As a pioneering user of the Bebionic 3 artificial hand Nigel enthuses, “Having a bebionic hand is like being human again. Psychologically I wouldn’t be without it. I can hold the phone, shake hands and wash my left hand normally. I’m back to being a two finger typist and can even do a very interesting hand signal which I call the 15th function. Not particularly functional perhaps, but the psychological benefit is immense! The bebionic hand has a great impact on my life: not only does it look more like a human hand but it also functions more like a human hand.”Of the 32 million amputees in the world today, around 80 % (25 million) live in developing countries where only 5% have been fitted with an artificial limb. Around 200,000 people lost a limb as a result of the 2010 Haiti earthquake alone. International Society of Prosthetics and Orthotics (ISPO) data.
A science writer who has published in the Times, Guardian, Wired, New Scientist, Focus and more. Currently he writes the BEYOND HUMAN column for BBC Future. A hearing aid user, he is developing ways to hack his devices to create a new super-sense.In a recent BBC 4 Radio Programme Frank asked what the future holds for people like him, part of a tech-savvy generation who want to hack their hearing aids to tune in to invisible data in the world around them:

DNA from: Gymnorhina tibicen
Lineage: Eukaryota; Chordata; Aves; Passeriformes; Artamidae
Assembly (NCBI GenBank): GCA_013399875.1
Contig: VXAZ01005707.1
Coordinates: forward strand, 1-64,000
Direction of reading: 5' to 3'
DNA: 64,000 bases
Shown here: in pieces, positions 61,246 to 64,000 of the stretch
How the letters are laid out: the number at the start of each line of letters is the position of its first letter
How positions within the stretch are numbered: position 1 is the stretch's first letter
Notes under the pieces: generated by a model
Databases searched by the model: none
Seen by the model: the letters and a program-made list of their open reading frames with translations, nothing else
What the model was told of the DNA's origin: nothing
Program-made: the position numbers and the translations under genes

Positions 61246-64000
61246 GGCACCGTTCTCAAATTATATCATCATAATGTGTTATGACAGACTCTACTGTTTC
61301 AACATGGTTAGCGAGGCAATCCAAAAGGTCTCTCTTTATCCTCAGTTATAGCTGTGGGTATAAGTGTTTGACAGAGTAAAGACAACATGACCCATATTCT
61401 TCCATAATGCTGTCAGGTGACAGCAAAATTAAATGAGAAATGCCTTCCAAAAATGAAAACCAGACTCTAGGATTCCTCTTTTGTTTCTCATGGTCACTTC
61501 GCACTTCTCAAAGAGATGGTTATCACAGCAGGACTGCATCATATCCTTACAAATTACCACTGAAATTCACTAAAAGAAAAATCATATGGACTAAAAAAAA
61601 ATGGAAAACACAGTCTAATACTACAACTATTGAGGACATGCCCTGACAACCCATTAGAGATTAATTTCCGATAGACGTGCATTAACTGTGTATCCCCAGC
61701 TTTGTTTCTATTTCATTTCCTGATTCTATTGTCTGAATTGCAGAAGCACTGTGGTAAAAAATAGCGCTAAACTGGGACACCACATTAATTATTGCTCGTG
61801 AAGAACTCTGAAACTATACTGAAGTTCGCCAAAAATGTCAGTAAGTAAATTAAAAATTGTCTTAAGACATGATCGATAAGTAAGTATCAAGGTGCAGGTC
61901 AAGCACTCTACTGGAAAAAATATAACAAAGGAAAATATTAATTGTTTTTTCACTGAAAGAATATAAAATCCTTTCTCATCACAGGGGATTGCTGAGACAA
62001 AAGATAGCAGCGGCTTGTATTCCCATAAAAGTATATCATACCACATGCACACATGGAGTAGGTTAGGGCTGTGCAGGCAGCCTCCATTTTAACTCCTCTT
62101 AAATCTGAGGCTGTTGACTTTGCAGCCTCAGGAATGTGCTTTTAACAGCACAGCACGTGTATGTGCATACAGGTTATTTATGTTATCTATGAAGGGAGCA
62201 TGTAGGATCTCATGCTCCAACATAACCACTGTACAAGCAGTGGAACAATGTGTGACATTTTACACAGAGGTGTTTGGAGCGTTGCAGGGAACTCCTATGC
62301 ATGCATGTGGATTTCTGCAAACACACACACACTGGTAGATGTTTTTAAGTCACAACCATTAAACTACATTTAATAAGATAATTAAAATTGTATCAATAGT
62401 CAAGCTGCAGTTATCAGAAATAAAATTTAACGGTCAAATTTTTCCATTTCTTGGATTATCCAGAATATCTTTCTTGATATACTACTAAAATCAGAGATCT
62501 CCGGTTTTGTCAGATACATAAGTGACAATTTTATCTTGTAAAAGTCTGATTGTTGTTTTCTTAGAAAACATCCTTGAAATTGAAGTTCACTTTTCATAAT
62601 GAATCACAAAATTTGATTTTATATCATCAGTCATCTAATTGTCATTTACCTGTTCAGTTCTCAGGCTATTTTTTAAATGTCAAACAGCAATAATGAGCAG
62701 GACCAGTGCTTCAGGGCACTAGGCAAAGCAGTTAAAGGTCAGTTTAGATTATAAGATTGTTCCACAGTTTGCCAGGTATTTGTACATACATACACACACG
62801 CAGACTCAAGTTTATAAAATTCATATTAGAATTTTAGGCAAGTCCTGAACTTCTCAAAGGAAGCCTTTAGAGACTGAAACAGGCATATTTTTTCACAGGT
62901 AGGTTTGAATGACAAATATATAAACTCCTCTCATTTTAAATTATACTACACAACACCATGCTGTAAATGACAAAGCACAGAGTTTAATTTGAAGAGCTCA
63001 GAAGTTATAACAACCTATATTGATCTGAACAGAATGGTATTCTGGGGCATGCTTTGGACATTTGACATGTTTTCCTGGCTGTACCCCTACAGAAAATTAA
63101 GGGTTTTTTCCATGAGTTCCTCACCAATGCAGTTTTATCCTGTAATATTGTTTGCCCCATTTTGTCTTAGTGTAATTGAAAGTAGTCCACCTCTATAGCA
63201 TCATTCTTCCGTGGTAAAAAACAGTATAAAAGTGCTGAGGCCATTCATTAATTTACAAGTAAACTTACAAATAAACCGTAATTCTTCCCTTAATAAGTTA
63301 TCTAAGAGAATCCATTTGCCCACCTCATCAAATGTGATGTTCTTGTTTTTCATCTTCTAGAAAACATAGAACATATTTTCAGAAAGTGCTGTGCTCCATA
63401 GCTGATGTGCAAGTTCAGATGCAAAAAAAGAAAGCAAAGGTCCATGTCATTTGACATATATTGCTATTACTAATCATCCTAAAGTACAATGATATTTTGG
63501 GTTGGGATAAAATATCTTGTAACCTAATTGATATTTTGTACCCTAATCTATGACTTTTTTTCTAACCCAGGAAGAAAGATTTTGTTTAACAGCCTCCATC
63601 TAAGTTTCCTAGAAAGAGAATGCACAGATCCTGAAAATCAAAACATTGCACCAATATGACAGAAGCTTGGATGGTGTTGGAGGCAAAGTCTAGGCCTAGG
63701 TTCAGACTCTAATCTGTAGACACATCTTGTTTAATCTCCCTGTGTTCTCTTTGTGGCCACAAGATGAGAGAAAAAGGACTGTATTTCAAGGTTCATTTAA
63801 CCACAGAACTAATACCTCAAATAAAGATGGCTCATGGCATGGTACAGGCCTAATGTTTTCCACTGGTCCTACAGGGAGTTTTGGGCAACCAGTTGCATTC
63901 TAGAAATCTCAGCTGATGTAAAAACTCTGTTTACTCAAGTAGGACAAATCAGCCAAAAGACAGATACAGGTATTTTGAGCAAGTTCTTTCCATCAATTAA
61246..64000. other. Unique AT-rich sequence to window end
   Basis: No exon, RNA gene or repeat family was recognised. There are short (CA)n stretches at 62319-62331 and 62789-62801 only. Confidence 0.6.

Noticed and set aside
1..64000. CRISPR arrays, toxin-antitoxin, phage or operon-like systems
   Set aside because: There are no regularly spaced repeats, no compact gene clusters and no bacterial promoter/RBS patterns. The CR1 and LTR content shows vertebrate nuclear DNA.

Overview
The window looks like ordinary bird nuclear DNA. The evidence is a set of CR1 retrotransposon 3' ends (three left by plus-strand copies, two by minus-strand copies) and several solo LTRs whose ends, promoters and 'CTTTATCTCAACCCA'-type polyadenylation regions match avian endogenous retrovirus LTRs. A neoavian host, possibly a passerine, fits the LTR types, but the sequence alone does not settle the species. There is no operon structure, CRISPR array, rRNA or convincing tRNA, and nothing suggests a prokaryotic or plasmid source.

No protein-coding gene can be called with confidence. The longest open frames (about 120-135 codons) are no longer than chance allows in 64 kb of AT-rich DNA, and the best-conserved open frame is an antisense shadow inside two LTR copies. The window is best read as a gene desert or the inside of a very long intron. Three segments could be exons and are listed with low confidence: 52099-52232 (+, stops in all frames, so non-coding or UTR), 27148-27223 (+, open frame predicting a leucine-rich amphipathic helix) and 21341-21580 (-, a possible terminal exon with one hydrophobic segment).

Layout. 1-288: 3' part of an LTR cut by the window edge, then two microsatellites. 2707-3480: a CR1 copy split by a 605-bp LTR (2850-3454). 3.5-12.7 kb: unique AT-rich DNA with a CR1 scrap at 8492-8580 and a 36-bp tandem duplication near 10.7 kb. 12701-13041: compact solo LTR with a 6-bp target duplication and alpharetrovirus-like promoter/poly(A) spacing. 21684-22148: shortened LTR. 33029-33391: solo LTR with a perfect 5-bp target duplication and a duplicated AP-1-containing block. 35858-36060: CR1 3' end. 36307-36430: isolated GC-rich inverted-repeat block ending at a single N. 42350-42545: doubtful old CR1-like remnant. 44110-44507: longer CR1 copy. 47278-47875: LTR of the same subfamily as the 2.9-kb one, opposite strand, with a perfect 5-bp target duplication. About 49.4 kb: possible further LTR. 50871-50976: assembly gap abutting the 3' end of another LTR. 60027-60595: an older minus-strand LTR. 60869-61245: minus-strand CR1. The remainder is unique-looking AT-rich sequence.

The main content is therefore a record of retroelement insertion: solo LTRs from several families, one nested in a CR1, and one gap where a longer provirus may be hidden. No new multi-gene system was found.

David King’s PhD in molecular biology is from Edinburgh University. He was the first director of The Genetics Forum and editor of GenEthics News. He was the founder of Human Genetics Alert and its director from 2000 to present. In 2010 he was one of the founders of Luddites200.
Veronika is an above knee amputee who has been working alongside Sophie de Oliveira Barata, Director of the Alternative Limb Project, in making a futuristic leg cover for her Genium Microprocessor Leg.
|Luke Robert Mason
Luke Robert Mason is a researcher in emerging technology, performance practitioner and journalist based between London and Birmingham. His work is largely focused on the role media art can play as a tool for understanding one of the most important intellectual and cultural developments of our times – the technological extension of the human condition.